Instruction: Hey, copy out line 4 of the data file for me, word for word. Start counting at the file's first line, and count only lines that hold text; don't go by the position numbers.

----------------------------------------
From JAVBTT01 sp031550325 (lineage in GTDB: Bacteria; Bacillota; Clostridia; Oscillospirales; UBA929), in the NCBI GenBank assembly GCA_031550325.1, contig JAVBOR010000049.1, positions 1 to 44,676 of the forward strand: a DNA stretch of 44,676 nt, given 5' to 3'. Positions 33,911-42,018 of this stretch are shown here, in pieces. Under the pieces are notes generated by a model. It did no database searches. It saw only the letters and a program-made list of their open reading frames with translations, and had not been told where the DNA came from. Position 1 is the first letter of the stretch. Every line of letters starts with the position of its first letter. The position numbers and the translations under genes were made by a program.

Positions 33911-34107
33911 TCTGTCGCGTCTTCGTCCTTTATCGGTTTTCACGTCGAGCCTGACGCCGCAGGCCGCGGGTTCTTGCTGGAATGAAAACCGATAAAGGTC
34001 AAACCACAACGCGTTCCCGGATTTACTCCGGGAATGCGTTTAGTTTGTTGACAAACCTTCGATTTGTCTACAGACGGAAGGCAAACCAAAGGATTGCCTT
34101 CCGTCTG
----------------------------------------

34001 AAACCACAACGCGTTCCCGGATTTACTCCGGGAATGCGTTTAGTTTGTTGACAAACCTTCGATTTGTCTACAGACGGAAGGCAAACCAAAGGATTGCCTT